“It's not one or two guys in a basement in Russia or China or North Korea somewhere,” he said. “Now it’s large, sophisticated organizations. I mean, they do the same things we do. They have their prospecting teams. They have their closers. [You know] if you've been involved in a ransomware issue, your customers get handed off to the finance department for payment. Literally, these are large, sophisticated organizations, and they're looking to get our users compromised.

MSPs have to change the dynamic now that 90 percent of threats are coming through email, Setzer said. And, he said, over the last couple years, while the total ransomware paid has grown, the average ransomware per incident has decreased, he said.

“Now, it doesn't take a rocket scientist to figure out pretty quickly what that means,” he said. “Smaller and smaller organizations are being targeted. And larger organizations are becoming more hardened to the problem. So what it means is this filtering down further and further to the SMB, and by osmosis, the MSP space, because they're more vulnerable targets, they're easier targets.”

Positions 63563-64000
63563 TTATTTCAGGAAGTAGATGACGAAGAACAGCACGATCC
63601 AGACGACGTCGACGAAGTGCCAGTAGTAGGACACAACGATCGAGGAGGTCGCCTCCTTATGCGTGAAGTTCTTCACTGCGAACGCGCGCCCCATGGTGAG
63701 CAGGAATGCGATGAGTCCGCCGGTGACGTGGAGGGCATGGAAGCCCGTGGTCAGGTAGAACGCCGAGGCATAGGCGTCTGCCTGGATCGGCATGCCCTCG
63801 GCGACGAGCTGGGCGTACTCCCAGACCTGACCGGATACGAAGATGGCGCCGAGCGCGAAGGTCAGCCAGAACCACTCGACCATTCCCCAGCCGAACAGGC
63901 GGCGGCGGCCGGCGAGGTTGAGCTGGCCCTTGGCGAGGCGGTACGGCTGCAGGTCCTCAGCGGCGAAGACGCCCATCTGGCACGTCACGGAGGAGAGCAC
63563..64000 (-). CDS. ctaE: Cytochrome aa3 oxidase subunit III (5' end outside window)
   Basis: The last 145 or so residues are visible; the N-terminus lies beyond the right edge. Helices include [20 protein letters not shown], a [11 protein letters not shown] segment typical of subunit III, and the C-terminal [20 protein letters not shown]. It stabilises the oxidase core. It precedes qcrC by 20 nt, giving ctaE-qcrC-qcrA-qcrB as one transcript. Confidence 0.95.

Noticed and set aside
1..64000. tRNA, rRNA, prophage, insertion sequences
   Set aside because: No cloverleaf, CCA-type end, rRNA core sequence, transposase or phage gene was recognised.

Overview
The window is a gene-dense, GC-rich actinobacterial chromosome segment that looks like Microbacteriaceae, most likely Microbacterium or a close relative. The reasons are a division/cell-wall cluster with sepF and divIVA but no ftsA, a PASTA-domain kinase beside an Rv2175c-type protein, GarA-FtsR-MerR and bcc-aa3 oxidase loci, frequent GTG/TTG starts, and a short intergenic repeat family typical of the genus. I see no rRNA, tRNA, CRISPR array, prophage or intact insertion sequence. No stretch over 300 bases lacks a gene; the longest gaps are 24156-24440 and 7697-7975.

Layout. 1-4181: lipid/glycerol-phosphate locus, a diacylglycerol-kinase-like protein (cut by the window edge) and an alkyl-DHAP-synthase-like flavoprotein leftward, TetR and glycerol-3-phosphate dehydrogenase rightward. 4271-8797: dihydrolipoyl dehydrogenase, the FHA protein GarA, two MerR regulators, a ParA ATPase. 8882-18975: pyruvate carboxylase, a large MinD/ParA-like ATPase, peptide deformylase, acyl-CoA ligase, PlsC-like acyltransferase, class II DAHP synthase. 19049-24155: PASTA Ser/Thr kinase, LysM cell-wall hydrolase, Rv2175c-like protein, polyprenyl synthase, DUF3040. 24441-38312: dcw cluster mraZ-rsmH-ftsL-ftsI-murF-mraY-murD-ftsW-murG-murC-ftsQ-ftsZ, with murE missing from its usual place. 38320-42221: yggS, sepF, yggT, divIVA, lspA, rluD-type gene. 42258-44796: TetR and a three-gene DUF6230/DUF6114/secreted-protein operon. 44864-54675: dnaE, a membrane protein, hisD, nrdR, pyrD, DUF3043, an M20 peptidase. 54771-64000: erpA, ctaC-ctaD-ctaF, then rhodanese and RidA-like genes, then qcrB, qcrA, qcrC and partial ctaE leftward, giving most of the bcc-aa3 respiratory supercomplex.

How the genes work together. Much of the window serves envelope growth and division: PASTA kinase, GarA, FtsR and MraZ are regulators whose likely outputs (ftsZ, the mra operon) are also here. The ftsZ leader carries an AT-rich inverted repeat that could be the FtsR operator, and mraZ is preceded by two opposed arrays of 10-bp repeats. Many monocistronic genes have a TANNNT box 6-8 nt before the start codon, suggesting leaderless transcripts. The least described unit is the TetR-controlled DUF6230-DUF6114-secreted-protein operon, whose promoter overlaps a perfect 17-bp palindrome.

There are attempts to enhance email security, including new email authentication methods being used by Google and Yahoo to help stop attacks, Setzer said. These include SPF to protect against spoofing, DKIM to add a digital signature to emails, and DMARC to protect email users from having an entire organization spoofed, he said.

“Here's the problem,” he said. “Right now, 90 percent of the malicious traffic that we're seeing passes all or at least one of these protocols. Now, don't get me wrong. These are good steps. DKIM, SPF DMARC are good progressions in trying to solve the problem of the open-protocol closed network. They help us identify and help create trust. However, the bad guys know how to use them, and they know how to use them well.”

Email security is pretty good today at lopping off the top of the attacks, Setzer said. What is needed now, however, is a shift to a new generation of email security as current tools such as IP-based domain block lists or antivirus scanning of attachments continue to lose effectiveness, he said.